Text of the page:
There has been some discussion here of the whole family eating together, and custom dictates that if it can’t be arranged for all meals, it should at least be for dinner. What does this have to do with childhood obesity? The possible benefits are specific to each case but undeniable — if, that is, the experience is pleasant for the child. Anything that increases a child’s feeling of security and of being loved and valued will hold at bay some of the emotional states that can lead to eating disorders and obesity.
If, on the other hand, the justification for compelling shared dinnertime is to keep an eye on what the kids are eating, a lot of that will already be accomplished by the difficulties of supply and affordability in this messed-up era.
If the mandatory shared dinner is a purgatory of criticism and hostility from parents and/or siblings, being required to participate in the meaningless ritual can do a lot of damage. To force unwilling participants to share mealtimes could lead to more negativity.
Of course, this problem is exacerbated by the conditions of the pandemic. People are asked to stay home as much as possible, for the good of society. But it might not be for the good of the household members. For someone who just needs to get out of there for a while, there are fewer excuses and fewer refuges. Also, for many adults, work is nonexistent or unsteady, and can involve erratic schedules.
Even when kids have enough sleep and a regular schedule, some of them just don’t eat first thing in the morning. Maybe they have a quirky metabolism that doesn’t want to start the day with the requirement to digest a bunch of stuff. If they are otherwise healthy, late breakfast is not the biggest problem a parent could face, and probably not worthy of being a “hill to die on” as the saying goes. To make anyone follow a strict three-times-a-day eating schedule is something of an incursion on personal liberty.
Homes become communes
Especially in hard times, nuclear families tend to become extended. A household might be a motley collection of adults and children; blood relatives, in-laws, friends, and even the occasional desperate stranger who has nowhere else to live. If all these folks want to share the preparation and consumption of dinner, have at it. But would anyone expect, or try to compel, the others to participate?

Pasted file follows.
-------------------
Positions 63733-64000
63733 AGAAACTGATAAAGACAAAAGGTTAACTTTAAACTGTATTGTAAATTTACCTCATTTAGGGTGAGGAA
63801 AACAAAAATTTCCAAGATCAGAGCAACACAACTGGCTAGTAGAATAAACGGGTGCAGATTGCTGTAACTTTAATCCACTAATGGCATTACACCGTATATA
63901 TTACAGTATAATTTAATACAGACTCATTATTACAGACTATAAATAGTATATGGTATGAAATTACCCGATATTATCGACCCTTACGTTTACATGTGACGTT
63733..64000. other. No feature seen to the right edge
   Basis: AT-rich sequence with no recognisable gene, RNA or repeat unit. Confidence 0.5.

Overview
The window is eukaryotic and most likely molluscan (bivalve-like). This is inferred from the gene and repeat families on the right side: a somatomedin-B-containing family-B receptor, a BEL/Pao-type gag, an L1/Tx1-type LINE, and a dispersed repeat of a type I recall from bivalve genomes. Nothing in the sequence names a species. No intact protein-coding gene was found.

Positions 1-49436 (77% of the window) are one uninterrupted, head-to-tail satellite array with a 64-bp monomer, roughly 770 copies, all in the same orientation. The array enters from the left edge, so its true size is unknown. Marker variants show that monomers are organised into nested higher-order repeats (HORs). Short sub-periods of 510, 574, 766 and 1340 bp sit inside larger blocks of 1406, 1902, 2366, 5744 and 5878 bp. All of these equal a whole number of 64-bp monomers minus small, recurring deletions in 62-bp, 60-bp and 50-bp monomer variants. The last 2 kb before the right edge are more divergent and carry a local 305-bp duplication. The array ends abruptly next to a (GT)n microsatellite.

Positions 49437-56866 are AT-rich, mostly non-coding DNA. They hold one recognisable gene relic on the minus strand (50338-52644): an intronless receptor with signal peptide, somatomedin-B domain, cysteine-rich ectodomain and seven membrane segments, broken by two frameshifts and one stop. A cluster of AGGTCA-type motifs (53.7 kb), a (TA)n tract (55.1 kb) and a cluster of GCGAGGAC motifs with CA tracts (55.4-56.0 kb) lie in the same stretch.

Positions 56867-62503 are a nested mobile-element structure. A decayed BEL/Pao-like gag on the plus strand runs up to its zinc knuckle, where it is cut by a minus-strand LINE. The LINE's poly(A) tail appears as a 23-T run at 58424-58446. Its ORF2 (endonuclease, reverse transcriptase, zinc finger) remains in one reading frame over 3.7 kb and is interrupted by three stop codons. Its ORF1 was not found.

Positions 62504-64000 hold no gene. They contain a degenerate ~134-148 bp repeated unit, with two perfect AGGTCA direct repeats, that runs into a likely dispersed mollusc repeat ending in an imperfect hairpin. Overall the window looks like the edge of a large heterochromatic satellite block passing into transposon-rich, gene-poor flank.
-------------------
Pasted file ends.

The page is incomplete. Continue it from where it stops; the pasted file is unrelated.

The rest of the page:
People have allergies, and preferences, and days when they just don’t feel like eating. They have doubts about their housemates’ kitchen hygiene habits. There is the whole question of who pays for what supplies, and when, and how.
Of course, in the case of kids, all that philosophizing must be balanced against the needs of parents who can’t be jumping up every hour to feed somebody on demand. A compromise can be attained by preparing large batches of something that can be warmed up by each participant at will. It is nice to keep sandwich fixings available. That privilege should be accompanied by an understanding that each person who opens the lunch meat package is responsible for closing it up again in clean, airtight condition.
On any day, all we can do is the best we can, and we should try not to do less than our best. Some words from parenting expert Ariadne Brill are appropriate here:
Every child and every situation is unique, so these tools are not one-size-fits-all but rather a list of ideas to lean on to expand your parenting toolbox. I find that striving to use proactive tools like these to respond to and to guide children towards better choices works far more positively than having to react when things have gotten out of hand.
Your responses and feedback are welcome!
Source: “12 alternatives to spanking and timeout,” AttachmentParenting.org, 10/02/14
Image by Joost Markerink/CC BY 2.0